NIDA Funds Long Term Research on the Effects of Cannabis on HIV/AIDS

NIDA Funds Long Term Research on the Effects of Cannabis on HIV/AIDS

Although the era of the “AIDS epidemic” has waned, more than 37 million people worldwide still suffer from human immunodeficiency virus (HIV), with approximately one million dying of AIDS-related illness — the “full blown” form of the disease — annually. Current HIV medications are both expensive and limited in scope — but cannabis may be the key to not only easing the symptoms of HIV but also stopping the spread of the virus in the body.

NIDA Funds New Long-Term Research

To find out, the National Institute on Drug Abuse (NIDA) has awarded a $3.2 million grant to researchers at the University of Florida to fund the most extensive study to date on how medical cannabis affects the symptoms of HIV. The federally funded research is led by University of Florida epidemiologist Dr. Robert Cook whose team will partner with researchers at the University of South Florida and Florida International University to follow 400 HIV patients who have also been cannabis users for at least five years.

The goals of the study are wide-ranging. Researchers hope to learn more about how HIV patients use cannabis to ease symptoms such as pain, sleeplessness, and stress. But the study will also examine biomarkers such as HIV viral suppression, markers of chronic inflammation, and levels of HIV in the blood. Because many HIV patients experience HIV Associated Cognitive Impairment Disorder (HAND), the study will also administer neurocognitive testing to monitor the effects of cannabis on the brains of people with this symptom of HIV.

Florida – An Ideal Research Environment

Florida legalized cannabis for medical purposes on November 8, 2016, with HIV/AIDS listed as a qualifying condition. Florida has the highest rate of new HIV cases in the U.S., and the third highest number of HIV-positive individuals in the country, but the Florida Board of Medicine maintains that evidence remains limited about the effectiveness of cannabis for treating HIV-related symptoms such as lack of appetite and weight loss.

Because of the high concentration of HIV/AIDS patients in Florida, Cook and other researchers on the UF team hope to use the study results to challenge this position and shape public policy on using cannabis to treat HIV/AIDS.

The long-term NIDA/UF study comes in an era of fierce federal opposition to easing current laws on marijuana that place it on the most restrictive schedule of the Controlled Substances Act — a group that includes heroin and LSD. Marijuana’s Schedule I classification limits opportunities for getting federal support for researching its medical applications. In this context, the NIDA study represents a significant step toward finding affordable and effective solutions for treating HIV.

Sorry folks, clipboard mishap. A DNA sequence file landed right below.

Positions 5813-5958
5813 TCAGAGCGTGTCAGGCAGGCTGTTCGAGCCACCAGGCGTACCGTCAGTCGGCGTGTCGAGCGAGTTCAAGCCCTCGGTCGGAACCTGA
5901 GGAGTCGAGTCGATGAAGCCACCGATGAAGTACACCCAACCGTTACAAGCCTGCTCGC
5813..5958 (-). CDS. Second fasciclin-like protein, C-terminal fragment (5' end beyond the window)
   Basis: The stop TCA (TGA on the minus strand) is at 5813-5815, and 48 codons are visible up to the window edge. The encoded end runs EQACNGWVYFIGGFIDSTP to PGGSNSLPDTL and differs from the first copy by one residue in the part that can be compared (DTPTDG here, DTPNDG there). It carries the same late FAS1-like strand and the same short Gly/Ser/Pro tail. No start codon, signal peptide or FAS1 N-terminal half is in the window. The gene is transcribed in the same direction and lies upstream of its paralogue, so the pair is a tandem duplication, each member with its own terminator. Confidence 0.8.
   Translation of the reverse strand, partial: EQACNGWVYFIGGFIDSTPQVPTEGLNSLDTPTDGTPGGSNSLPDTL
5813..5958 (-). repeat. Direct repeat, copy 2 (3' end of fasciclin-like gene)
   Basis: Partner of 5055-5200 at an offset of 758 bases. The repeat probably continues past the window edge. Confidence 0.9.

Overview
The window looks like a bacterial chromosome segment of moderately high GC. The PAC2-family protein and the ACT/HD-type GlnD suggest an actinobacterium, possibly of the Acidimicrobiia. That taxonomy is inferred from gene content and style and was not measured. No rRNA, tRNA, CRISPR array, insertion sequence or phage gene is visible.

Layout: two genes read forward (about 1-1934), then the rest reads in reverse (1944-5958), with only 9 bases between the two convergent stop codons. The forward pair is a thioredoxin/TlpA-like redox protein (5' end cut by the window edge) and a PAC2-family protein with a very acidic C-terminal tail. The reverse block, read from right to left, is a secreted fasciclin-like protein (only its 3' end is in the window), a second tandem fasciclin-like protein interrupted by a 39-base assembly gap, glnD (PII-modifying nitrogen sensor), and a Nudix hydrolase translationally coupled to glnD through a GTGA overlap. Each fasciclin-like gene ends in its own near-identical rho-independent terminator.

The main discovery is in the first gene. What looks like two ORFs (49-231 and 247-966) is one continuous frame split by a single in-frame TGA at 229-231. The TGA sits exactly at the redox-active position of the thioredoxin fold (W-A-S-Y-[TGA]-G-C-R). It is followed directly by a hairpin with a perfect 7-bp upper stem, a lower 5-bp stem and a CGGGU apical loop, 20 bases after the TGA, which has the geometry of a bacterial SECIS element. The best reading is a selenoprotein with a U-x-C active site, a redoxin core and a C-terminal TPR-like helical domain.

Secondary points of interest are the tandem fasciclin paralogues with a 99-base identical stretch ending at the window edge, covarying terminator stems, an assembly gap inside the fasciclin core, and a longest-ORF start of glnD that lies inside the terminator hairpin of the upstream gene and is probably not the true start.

The forthcoming NIDA study is the latest in a series of recent studies focused on whether cannabis could be a potent addition to the current regimen for treating HIV and for preventing its advance to acquired immunodeficiency syndrome, or AIDS.

Cannabis Affects HIV Symptoms and Treatments

Currently, the standard treatment regimen for HIV depends on a class of drugs called antiretrovirals (ARVs). These sophisticated medications are designed to attack the virus as it replicates throughout the tissues of the body. But ARVs also suppress the immune system, leaving HIV patients vulnerable to secondary illnesses such as cancer, pneumonia, or liver failure. And ARVs have no effect on HIV copies in the brain, which can lead to HAND and other cognitive problems.

However, new research reveals that compounds in cannabis, particularly THC (delta-9 tetrahydrocannabinol), the ingredient responsible for marijuana’s recreational “high,” may have several effects that make current ARV therapies more successful, and that improve the body’s own ability to fight inflammation and infection.

A recent study reported in the Journal of Acquired Immune Deficiency reveals that THC might prevent HIV from progressing to AIDS by suppressing certain kinds of cellular activity. That research suggests that HIV patients who use cannabis — either for easing the discomfort of their symptoms or simply for recreation — might also be preventing the development of AIDS.

Along with that research, another study conducted in the private sector by Colorado-based Cannabis Science, in partnership with the biomedical research firm IGXBio Inc., revealed that THC might help HIV drug therapies cross the blood-brain barrier and attack HIV in the brain. That research is leading to new cannabis-based HIV therapies that can target specific areas, such as the brain, where current treatments fall short.

Today, more people are living with HIV/AIDS than ever before, and the search continues for treatments that are not only safe for long-term use but can also improve patients’ quality of life. The upcoming NIDA study hopes to support both goals by studying not only how HIV patients themselves use cannabis to cope with symptoms, but also how cannabis affects the clinical markers for HIV/AIDS.

For decades, people with a wide range of health conditions, including HIV, have turned to marijuana on their own to relieve symptoms such as chronic pain, insomnia, loss of appetite, and stress. And, for many, cannabis provides relief that can’t be obtained from mainstream medications. Now, large-scale studies such as the NIDA-funded research in Florida may reveal how cannabis helps — and how its unique properties can make treatments more effective.

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